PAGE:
Petrotahlil - An expected easing of US polyethylene (PE) contract prices in the first half of 2021 will be tempered by ongoing global demand growth, including the shutdown of a major PE source in Mexico.
The market continues to recover from supply shortages caused by hurricanes and other maintenance-related outages in the second half of 2020. But early in December Braskem Idesa's 1.15mn t/yr PE plan in Coatzacoalcos, Mexico, was shut down due to lack of natural gas supply, a move that will delay significant price declines as the region.
The Braskem Idesa plant shut down on 1 December when Mexico's state-owned pipeline administrator Cenagas cut natural gas supply to the plant due to alleged corruption concerns. With no restart date announced, the shutdown will leave a significant supply gap in the region, which will most easily be filled by US producers. With supply tight and prices rising in Mexico, it will be an attractive and more convenient option for US producers looking to export and will help to support US domestic and export prices.
Even before the Braskem Idesa shutdown, US buyers' hopes for a quick price drop had already begun to fade with the ramp-up in international prices caused by higher global feedstock costs, particularly in the Asia region. As China prices have steadily risen, increasing by as much as 12pc since mid-November, US export prices had already started rising by early December. Export prices are expected to continue to increase heading into the first quarter of 2021, as global demand has shown no signs of the typical seasonal slowdown.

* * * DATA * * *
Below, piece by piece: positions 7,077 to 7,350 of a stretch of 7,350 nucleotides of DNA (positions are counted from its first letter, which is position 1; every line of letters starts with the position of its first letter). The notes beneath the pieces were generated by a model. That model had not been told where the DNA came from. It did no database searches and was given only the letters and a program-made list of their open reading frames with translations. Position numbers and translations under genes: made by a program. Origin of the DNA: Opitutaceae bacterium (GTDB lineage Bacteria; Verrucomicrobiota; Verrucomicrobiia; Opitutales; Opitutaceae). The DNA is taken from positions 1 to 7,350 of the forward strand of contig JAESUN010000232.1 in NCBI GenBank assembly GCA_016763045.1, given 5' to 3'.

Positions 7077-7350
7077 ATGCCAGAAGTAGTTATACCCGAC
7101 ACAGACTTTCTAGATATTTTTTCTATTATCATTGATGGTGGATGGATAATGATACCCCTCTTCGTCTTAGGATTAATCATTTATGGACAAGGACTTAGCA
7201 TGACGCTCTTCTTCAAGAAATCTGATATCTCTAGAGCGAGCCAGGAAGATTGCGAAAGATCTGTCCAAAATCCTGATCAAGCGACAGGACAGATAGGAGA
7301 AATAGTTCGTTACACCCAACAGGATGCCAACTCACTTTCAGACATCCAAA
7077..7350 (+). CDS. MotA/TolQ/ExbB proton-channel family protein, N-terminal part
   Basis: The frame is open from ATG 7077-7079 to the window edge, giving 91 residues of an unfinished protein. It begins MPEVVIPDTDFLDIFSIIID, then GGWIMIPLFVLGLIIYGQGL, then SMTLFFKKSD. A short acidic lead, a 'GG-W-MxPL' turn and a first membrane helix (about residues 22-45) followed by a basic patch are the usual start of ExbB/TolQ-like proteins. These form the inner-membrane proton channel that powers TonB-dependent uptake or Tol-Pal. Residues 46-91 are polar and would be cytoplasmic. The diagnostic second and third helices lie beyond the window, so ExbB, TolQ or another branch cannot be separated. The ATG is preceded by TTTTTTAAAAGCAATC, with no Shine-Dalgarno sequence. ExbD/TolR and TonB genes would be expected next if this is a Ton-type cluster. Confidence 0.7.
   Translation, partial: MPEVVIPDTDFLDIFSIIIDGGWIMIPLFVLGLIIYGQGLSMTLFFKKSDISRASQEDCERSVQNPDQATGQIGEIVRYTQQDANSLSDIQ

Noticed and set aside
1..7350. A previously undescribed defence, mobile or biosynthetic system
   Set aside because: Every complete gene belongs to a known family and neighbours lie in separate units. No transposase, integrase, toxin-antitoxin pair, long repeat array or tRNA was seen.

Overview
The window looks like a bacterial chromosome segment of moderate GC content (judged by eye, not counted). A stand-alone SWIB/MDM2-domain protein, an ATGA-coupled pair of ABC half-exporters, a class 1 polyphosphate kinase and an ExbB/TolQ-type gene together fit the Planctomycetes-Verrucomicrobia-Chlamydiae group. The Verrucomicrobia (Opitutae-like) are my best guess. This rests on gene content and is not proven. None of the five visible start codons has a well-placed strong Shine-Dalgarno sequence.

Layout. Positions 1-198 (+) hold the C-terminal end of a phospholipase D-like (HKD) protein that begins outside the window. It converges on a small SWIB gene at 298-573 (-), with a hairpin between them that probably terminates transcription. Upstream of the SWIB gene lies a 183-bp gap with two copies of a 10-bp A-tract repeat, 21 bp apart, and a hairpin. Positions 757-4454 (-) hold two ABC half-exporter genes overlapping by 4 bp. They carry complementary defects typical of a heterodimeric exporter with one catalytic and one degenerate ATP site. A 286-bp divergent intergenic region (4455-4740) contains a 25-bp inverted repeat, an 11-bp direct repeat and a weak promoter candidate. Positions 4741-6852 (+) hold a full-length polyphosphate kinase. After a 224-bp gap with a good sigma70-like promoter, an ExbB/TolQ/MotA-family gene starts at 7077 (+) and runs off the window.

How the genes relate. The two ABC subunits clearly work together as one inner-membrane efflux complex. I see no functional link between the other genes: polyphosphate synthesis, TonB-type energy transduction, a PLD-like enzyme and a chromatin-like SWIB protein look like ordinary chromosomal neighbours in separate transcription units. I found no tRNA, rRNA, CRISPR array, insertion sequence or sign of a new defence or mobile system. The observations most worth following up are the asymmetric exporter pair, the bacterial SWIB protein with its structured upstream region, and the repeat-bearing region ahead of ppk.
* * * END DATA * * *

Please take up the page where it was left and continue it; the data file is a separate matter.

Demand growth driven by packaging
The strong demand has been driven by surging sales related to packaging of all sorts, but predominately food and e-commerce packaging, as pandemic-related shutdowns have led to more grocery and take-away food demand than is typical. In the first 11-months of 2020, total US and Canada PE sales are up by 6.1pc, with exports up by 12.8pc and domestic sales up by 2.2pc versus the same period in 2019, according to preliminary data from the American Chemistry Council's Plastics Industry Producers' Statistics Group as compiled by Vault Consulting.
Total US and Canada PE production is up by 5.9pc through November versus the same period in 2019, as new output from new PE plants has outweighed lost supply caused by extended hurricane-related outages and other maintenance outages. LyondellBasell started its new 550,000t/yr Hyperzone high density polyethylene (HDPE) plant in February 2020, while Sasol and Formosa each started up a new low density polyethylene (LDPE) plants with 420,000t/yr and 400,000t/yr, respectively, in November 2020.
As those new plants ramp up to higher operating rates in 2021, and more than 3.8mn t/yr of new PE capacity is set to come online in the Asia Pacific region in the first half of 2021, global PE supplies will lengthen, which should eventually result in a global price decline.
Expected strong demand, continuing in the first half of 2021, will support prices for a while. But pricing is expected to ease more significantly in the second half of 2021 as demand begins to return to pre-pandemic levels, and as companies begin to refocus on sustainability initiatives that had been set aside during the pandemic period.
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